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Gamelan entire world is in the Orff orchestra. Let's explore the Asian portion of the ensemble, that which was inspired by the gamelans of Southeast Asia. The sound of these amazing groups is very exotic, exciting, and thrilling to Western ears. Take a listen...

Notice how the opposite hand dampens the bar after the strike.

Javanese gamelans have a different texture. The tempo is slower and the texture is thicker. Mesmerizing!

This is the "monkey dance." I saw this done live at the American Spoleto festival in the early 90s. It's spectacular. The tempo is blindingly fast and the quick notes are performed by elaborate hocket ostinato patterns. To hear a more Western version of this concept, check out this video.

Does this singing style remind you of anything? Native American perhaps?  Hmmmm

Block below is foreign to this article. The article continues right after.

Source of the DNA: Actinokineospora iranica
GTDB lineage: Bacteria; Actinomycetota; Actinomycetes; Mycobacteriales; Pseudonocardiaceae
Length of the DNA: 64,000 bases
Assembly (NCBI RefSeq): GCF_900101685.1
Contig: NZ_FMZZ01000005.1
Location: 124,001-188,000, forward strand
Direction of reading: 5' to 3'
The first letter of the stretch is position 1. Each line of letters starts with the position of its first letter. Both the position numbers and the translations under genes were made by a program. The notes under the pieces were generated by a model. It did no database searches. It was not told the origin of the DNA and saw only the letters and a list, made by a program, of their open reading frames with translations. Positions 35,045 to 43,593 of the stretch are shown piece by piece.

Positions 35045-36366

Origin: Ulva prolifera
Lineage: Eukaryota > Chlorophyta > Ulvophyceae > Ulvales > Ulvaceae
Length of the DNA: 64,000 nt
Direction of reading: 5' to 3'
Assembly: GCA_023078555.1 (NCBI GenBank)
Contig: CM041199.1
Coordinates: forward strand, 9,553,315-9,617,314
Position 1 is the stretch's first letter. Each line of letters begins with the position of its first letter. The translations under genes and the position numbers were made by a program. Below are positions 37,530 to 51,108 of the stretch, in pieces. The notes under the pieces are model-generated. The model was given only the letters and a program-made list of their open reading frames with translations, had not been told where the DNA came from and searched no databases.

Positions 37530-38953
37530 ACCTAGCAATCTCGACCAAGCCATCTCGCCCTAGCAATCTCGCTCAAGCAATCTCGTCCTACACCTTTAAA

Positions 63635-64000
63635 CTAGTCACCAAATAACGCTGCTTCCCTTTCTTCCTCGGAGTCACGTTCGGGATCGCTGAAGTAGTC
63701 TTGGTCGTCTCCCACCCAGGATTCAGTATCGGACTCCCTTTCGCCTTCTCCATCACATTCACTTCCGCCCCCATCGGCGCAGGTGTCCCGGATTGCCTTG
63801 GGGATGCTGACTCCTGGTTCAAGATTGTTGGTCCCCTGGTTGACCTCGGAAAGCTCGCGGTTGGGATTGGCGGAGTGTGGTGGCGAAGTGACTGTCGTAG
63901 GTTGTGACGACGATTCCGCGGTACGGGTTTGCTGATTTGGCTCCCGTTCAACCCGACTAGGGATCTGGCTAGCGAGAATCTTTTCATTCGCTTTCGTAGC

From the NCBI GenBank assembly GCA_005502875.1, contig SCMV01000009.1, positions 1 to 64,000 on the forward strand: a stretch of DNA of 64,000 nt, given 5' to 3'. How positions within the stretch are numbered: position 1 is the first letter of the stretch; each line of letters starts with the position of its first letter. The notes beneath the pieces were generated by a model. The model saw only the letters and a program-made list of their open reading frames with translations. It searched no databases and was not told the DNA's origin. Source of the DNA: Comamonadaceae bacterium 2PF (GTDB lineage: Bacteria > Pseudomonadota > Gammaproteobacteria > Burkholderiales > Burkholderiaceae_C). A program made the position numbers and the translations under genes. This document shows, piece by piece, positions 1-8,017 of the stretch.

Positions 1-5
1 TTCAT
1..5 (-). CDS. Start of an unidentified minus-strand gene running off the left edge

I'm very skeptical of the old "land bridge" explanation of how people came to inhabit North America. I find it very condescending. I think that the musical tradition of the people who came here was from Southern Asia, specifically the seafaring peoples of the island nations there. The music of the people of America seem to agree with this supposition.


Hi, Suzanne! I just wanted to drop you a note and tell you what a great job you have done with this blog! You are obviously very passionate about what you do!

We've recently launched a subscription-based website called The Singing Classroom! The site features songs, games, videos and animations, all to help elementary music teachers with their curriculum!

We, too, have a blog that is dedicated to publicizing music education conferences, trainings, and events around the world. We also are looking to have music teachers write guest posts on relevant hot topics for music teachers. Would you be interested in writing a guest post sometime? In exchange for this post, Deborah would be happy to return the favor and write a guest post on your blog, if you'd like!:)

Have a great summer!
Gregg Pasternack
Marketing Director
The Singing Classroom

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